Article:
Synthetic cannabinoids, misleadingly called “synthetic marijuana” are human-made mind-altering chemicals that are either sprayed on dried, shredded plant material so they can be smoked or sold as liquids to be vaporized and inhaled in e-cigarettes and other devices. (1)
Definition: The CDC defines poison as any substance that is harmful to your body when ingested, inhaled, injected, or absorbed through the skin.
Magnitude of the Problem:
- According to the CDC,
- In 2009, 76% of the 41,592 poisoning deaths in the U.S. were unintentional, and 8% were of undetermined intent
- In 2009, 14% of the 41,592 poisoning deaths in the U.S. were intentional; the majority were suicides
- In 2008, 91% of unintentional and undetermined poisoning deaths were caused by drugs (this includes prescription medication)
- An estimated 71,000 children 18 years or younger went to the ED each year due to medication poisonings between 2004 and 2005; over 80% were due to unsupervised children finding and taking medications.
- According to the Health Resources and Services Administration's Poison Help project, 51% of poisoning exposures occur in children under age 6
Prevention: Poison Control Centers can be valuable resources in helping to prevent poisonings in communities. They can also be cost saving services for states, according to the Health Resources and Services Administration (HRSA) for every dollar spent on Poison Control Center services, $7 is saved in medical spending. Raising awareness about poison prevention resources can be done through National Poison Prevention Week, which occurs every March. National organizations like the Home Safety Council and the American Association of Poison Control Centers can provide educational materials to help individuals understand common poisons found in the home, and steps to take to reduce risks and help keep children safe.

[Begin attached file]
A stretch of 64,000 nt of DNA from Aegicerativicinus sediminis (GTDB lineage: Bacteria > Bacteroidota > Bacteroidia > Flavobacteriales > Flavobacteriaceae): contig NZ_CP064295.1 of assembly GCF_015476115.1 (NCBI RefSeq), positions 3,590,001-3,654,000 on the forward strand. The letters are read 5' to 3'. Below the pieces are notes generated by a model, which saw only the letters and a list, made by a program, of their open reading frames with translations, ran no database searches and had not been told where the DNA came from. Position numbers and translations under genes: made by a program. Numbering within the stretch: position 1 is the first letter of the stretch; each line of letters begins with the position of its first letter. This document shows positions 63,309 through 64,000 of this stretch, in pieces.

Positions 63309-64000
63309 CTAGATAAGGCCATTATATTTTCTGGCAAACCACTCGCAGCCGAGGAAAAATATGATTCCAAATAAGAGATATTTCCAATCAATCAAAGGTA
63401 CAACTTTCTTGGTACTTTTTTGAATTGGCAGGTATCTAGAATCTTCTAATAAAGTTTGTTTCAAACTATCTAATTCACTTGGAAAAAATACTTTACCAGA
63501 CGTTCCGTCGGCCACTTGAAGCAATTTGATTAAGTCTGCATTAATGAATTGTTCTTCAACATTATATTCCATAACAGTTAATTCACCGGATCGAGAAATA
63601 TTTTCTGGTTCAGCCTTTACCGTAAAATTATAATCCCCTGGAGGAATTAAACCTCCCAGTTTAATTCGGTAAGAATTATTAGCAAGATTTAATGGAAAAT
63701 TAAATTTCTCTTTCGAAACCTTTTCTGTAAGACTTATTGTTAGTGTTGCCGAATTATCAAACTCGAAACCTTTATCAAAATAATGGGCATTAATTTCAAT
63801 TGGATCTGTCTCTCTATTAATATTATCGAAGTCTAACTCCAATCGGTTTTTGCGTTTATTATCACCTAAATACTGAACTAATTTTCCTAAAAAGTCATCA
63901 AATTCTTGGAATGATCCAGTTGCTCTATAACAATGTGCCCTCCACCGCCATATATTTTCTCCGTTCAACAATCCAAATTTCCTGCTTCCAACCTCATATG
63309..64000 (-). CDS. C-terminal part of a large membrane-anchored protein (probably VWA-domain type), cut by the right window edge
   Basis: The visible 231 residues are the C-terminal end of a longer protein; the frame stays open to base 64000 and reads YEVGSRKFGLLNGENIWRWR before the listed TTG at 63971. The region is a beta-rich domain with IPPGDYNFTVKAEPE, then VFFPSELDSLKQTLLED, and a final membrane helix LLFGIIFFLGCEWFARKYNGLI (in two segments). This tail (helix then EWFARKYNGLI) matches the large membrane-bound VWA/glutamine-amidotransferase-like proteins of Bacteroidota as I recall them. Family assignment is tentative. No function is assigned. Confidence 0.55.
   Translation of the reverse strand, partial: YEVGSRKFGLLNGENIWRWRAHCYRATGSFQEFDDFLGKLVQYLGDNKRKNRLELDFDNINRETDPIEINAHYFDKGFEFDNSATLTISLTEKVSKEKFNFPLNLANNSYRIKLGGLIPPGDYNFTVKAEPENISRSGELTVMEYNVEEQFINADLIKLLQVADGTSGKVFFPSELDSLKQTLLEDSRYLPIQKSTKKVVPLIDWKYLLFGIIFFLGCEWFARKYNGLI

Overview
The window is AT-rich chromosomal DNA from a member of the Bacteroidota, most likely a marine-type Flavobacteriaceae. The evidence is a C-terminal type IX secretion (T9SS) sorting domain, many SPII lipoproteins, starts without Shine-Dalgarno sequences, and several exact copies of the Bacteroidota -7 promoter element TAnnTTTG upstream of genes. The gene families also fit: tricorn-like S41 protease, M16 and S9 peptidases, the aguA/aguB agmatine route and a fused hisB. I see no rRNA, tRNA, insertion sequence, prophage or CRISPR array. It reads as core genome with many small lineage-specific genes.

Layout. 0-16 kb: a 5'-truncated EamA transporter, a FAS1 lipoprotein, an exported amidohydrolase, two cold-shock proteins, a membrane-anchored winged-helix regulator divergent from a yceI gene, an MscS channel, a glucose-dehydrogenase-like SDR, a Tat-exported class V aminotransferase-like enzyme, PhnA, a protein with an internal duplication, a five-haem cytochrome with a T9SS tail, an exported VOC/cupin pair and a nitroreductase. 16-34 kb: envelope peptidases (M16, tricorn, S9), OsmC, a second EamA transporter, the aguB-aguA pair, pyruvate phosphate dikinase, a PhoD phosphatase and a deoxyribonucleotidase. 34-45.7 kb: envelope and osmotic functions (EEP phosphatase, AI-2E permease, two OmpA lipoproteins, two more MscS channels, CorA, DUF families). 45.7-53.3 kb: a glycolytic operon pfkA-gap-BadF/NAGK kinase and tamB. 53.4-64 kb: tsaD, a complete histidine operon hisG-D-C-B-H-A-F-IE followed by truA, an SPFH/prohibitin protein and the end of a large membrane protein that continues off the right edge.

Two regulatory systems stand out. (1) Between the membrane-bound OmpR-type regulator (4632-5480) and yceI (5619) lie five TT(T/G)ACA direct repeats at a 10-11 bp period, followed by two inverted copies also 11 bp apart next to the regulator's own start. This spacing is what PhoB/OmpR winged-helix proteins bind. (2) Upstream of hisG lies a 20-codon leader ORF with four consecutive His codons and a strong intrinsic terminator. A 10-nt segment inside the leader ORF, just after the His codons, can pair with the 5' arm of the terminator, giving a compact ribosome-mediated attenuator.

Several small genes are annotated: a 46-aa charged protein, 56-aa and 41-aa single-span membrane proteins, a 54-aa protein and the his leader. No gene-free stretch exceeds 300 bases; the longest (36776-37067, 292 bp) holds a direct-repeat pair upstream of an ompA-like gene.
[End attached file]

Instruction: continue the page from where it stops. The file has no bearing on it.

Cold weather easily brings to mind hot chocolate, roaring fires, and snowmen, but the winter months also bring an increase in carbon monoxide poisonings.
In 2015, injuries caused 13,363 deaths in U.S. children and adolescents aged 0-19. In addition, injuries were responsible for 200,225 hospitalizations and almost 7.7 million emergency department (ED) visits in this population (Centers for Disease Control and Prevention [CDC], WISQARS, 2017). One important way to understand the burden of childhood injuries is by looking at the costs of those injuries.
E-cigarette poisonings among children and youth remain a concern for health care providers, parents, poison specialists and others. In the first 10 months of 2016, the American Association of Poison Control Centers (AAPCC) received 1,292 reports of e-cigarette device and liquid nicotine exposures across all age groups (1). In 2016, the Child Nicotine Poisoning Prevention Act (CNPPA) was signed into law to help prevent these exposures. This new law requires child resistant packaging on liquid nicotine containers used with e-cigarettes, effective July 26, 2016.